Abstract

The objective of this research was to identify hydraulic fracturing regulations from a range of jurisdictions, verify the grounds for regulatory intervention within the scientific literature and categorize the statements according to the geospatial application.

Specific regulations constraining aspects of hydraulic fracturing activities from jurisdictions across the world were collated to identify common features relating to environmental protection, administrative requirements and grammatical structure. Regulations from 55 jurisdictions including states in the US, provinces in Canada, Australian states, European countries, Africa and South America were assessed and common focus areas identified, allowing for the development of a regulatory suite of universal application. Regulations could be ascribed to partitions of the environment including the lithosphere, the atmosphere, the hydrosphere, biosphere and the social framework.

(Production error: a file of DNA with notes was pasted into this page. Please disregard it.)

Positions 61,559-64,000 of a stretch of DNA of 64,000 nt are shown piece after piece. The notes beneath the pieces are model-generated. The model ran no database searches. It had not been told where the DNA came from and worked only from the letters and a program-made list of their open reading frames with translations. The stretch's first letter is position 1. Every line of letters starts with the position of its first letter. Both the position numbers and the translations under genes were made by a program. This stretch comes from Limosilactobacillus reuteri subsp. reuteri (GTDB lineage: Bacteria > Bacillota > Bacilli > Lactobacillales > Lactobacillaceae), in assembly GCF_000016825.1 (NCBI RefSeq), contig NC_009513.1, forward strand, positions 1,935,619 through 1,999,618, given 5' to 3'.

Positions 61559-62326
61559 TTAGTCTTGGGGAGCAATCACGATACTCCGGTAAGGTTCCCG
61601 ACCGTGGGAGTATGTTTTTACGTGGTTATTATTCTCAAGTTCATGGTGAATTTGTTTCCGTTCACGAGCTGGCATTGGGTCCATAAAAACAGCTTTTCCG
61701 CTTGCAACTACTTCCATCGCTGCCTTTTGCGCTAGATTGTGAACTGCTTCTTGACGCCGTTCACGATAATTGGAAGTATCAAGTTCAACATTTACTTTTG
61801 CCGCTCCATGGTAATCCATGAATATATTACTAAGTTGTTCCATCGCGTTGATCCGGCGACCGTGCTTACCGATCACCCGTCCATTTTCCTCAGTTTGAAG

Some 32 distinct elements were identified as frequent constraints to hydraulic fracturing located in three geospatial zones: off-site; wellsite; and, wellhead. The scientific literature for each of these areas was critically assessed and summary reviews developed as a comprehensive and wide ranging review of environmental impacts.

The specific use of open ended risk regulation as part of control documents (a permit or regulatory framework) appears to have been promoted as a catch-all in the absence of knowledge within the regulatory agency as if there is a lack of evidence supporting directed regulation. As an output of this research a Driver-Pressure-State-Impact-Response model was developed reflecting the substantial literature base that extends well back into the 1970s, with the initial development of coalbed methane in the Rockies and the Southern States and since the 1990s with shale. The paper calls into question claims of "We don't know enough".

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